Jerusalem, Moro and Ottolenghi and inspired dinner

I have recently become addicted to three cookbooks I acquired from Amazon and our local library. They are, in order of favouritism,

1. Jerusalem by Yotam Ottolenghi and Sami Tamimi

2. Moro by Samuel and Samantha Clark

3. Ottolenghi also by Yotam Ottolenghi and Sami Tamimi

Why the addiction – well these books respect vegetables like I have been taught to respect them as a life time vegetarian. Growing up in a South Indian household, my mother and grandma had endless ways of making vegetables exciting and I try and continue this tradition till today. However, I’m also a little more adventurous that mum and grandma and I cannot eat the same/similar things day in and day out. This is something I did quite gladly did when I was still dependent on my parents, but ever since I’ve moved out on my own, my kitchen has been a bit of a playground, as is this blog I host.

Jerusalem, Moro and Ottolenghi, while laden with meat-based recipes are also quite generous with their coverage of vegetable/vegetarian dishes from Eastern Mediterranean regions, Israel, Palestine with influences from Italy, Spain and Northern Africa. Overall, these vegetables are prepared quite differently (most of the time) to how I’d prepare them as a person of South Indian upbringing and I find that really really exciting. Sometimes, I find some similarities and start thinking about the origins of certain food and how recipes might have travelled from one region to another in ancient time.

To summarize it is food, vegetarian food, exciting vegetarian food and I love it! Food to me is most satisfying when I’ve made it and others are enjoying it ūüôā An opportunity presented itself when we decided to host a dinner and board games evening at our place. While I usually cook Indian food, I decided that I’d try recipes from my recently acquired books instead. There was a deathly silence as everyone sat eating until one of our friends spoke up and said , “You know the food is good when everyone is too busy eating and cannot stop to speak”. I’m going to call it a successful experiment based on this !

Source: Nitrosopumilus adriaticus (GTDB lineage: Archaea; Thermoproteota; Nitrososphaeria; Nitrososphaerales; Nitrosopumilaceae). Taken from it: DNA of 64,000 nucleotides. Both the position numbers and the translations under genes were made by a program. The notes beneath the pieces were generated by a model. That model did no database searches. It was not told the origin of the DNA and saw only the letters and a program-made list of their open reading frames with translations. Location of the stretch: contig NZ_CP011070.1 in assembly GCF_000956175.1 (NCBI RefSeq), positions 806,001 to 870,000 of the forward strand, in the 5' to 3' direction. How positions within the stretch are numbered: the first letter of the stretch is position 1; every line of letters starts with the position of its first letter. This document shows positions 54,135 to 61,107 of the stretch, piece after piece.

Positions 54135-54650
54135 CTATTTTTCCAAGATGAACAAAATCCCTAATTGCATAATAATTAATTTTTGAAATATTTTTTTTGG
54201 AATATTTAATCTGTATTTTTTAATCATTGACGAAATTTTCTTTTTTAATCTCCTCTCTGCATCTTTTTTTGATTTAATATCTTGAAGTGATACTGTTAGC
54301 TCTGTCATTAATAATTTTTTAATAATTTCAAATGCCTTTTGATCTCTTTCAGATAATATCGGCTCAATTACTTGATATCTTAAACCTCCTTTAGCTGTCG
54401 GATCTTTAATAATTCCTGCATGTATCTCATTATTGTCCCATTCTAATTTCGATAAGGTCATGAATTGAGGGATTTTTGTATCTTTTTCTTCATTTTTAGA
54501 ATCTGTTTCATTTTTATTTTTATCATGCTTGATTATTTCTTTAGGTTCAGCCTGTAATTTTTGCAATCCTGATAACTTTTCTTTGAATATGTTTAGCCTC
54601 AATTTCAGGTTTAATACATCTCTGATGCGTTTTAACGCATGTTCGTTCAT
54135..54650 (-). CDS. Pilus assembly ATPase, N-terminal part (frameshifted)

My menu and links to the recipes are presented below. I managed to take a lot of pictures for the first few dishes and then ran out of time and my guests arrived so I couldn’t keep clicking any more. Hope you try some of the recipes and like them !

Menu for board games night

Menu for board games night

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Vegetable Uppittu/Upma or Vegetable and Semolina porridge

I have written about¬†Uppittu/Upma¬†before and in that recipe, I used bread as the base ingredient. Uppittu/Upma is a dish traditionally made with coarse semolina and some simple spices. Uppittu/Upma is made all over South India in the states of Karnataka, Tamil Nadu, Andhra Pradesh and Kerala. Depending on where your are, different types of semolina (coarse, fine) may be used. In addition, semolina can be substituted for broken rice and that version is called “akki tari”. In Karnataka, the state I’m from, uppittu is a very popular breakfast dish. During a particular time of the year, a bean called¬†Avarekalu (Hyacinth bean, Indian bean,¬†Lablab purpureus)¬†becomes available and uppittu made out of these beans is a local delicacy. Sadly, I haven’t been able to find these beans in England so I’ve settled for vegetables in this recipe.

Uppittu can be had as breakfast, lunch, evening snack or even for dinner. As I mentioned in the previous Upma post, it is quite heavy and as a result, a good thing to make if you have a lot of guest-mouths to feed. If you are unable to have semolina as it wheat-based, then you can make the same thing with polenta. You’d have to cook the vegetables and polenta separately and bring them together at the end. Polenta sets quite nicely so you can cut it into little squares and serve.

Hope you try this traditional South Indian dish and like it!

Uppittu – ready to eat!

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Sakkara Pongal (sweet lentil and rice porridge)

The last time I posted, I talked about the savoury version of this dish called Venn Pongal. It’s now time for the sweet version. Indian desserts are not everyone’s cup of tea but having grown up eating them, my palette can take a fair amount of sweetness. Of course, I’m also genetically and geographically predisposed to Type II Diabetes (I wonder why) and so I have to watch what I eat and exercise to make up for my sweet tooth. However, come Pongal time, I can’t help but make a small quantity of this delicious dessert to share.

In India, it is typical to serve the dessert or some form of “sweet” at the start of the meal – especially if it is a happy and festive occasion. In the case of the festival of Pongal, Sakkara Pongal is served first or alongside Venn Pongal. You always eat a bit of the sweet version first before tucking into the savoury version. Having babbled enough about the dish, here’s the recipe for it. Continue reading